What the blazes could this be? No, not an abstract painting, but the swirling surface of the SUN
With twirling patterns of orange, red and yellow, it looks like an undiscovered Van Gogh.
But this astonishing image is actually a close-up of the sun, showing the fiery jets of fast-moving superheated gas that constantly burst from the solar surface.
The twisting tubes, known as spicules, are around 300 miles in diameter and spurt upwards from the sun at supersonic speeds of 45,000mph. They can be likened to pipes of gas, each as wide as a small country and as long as half the Earth.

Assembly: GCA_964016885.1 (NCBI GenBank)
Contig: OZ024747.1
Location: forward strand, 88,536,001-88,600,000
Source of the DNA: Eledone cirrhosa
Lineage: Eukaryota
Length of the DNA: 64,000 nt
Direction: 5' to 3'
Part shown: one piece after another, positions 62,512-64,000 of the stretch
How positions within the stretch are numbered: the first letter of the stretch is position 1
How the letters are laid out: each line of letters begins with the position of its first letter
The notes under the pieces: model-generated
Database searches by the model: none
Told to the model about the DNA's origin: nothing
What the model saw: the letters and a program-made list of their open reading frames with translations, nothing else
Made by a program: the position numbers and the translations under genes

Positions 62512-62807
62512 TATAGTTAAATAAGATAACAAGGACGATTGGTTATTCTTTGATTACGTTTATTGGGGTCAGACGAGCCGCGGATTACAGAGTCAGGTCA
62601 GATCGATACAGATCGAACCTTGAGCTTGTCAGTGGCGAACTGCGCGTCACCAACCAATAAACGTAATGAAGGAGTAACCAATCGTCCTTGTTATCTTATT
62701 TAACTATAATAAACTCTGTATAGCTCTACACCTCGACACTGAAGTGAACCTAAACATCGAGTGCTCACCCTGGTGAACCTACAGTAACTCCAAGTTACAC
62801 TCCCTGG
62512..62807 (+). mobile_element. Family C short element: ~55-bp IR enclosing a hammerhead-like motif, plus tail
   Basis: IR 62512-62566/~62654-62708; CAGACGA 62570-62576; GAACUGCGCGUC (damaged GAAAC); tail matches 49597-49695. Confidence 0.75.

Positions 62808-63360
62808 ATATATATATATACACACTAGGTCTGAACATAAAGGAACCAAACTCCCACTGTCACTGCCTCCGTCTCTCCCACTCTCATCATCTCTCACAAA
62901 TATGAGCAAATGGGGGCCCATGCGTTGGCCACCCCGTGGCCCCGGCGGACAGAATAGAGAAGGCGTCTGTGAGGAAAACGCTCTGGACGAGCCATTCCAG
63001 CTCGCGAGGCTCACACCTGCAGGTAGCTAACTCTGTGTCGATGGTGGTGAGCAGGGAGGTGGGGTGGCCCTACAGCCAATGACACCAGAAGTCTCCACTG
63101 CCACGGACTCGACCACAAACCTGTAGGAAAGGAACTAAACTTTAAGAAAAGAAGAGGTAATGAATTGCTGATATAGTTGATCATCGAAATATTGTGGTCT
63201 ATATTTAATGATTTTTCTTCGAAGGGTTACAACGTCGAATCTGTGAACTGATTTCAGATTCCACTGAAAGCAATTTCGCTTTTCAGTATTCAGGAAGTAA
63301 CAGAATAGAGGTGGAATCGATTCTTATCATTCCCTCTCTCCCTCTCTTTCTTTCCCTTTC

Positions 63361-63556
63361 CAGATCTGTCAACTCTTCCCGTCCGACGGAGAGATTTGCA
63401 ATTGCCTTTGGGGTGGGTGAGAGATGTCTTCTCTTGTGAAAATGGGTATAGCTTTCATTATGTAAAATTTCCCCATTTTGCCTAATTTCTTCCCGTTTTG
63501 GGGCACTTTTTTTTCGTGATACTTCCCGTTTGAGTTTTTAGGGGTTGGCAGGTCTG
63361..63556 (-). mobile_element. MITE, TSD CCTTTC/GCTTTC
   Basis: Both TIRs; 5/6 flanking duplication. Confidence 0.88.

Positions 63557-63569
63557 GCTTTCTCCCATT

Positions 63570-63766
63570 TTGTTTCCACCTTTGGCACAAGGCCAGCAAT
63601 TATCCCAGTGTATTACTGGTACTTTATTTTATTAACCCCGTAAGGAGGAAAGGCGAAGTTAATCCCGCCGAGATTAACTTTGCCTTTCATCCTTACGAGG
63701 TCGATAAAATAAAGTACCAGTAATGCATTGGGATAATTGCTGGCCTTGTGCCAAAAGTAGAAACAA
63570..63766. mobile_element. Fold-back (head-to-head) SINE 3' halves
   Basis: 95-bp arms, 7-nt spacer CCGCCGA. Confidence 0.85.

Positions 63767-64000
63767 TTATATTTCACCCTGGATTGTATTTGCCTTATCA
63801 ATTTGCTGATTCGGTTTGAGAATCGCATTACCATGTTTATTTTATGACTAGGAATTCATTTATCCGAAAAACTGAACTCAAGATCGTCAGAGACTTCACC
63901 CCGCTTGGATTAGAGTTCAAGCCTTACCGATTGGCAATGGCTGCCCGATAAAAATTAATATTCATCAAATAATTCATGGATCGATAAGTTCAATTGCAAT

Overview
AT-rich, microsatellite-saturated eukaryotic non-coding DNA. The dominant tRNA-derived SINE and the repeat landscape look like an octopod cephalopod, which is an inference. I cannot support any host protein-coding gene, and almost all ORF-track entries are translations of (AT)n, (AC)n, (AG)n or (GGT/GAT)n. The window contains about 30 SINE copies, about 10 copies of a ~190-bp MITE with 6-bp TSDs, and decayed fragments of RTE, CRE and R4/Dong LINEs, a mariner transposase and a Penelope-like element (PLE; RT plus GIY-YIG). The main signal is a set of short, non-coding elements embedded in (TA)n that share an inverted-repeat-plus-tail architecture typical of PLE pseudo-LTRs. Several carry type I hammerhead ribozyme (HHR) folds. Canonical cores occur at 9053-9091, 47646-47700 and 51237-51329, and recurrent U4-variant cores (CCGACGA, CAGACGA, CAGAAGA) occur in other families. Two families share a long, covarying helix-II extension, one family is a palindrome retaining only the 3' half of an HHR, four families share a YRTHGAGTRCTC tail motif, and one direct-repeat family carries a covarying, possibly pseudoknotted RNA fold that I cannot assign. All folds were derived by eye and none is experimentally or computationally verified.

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One of the highest resolution images yet of spicules which cover the solar active region 11092 that crossed the sun last month
In the lower right is a small sunspot, a dark patch of cooler gas on the sun’s surface. Sun spots can last for days or months and numbers rise and fall in a cycle lasting around 11 years.The picture, taken by astronomer Dr Kevin Reardon, covers a relatively small proportion of the sun’s surface, just 65,000 square miles.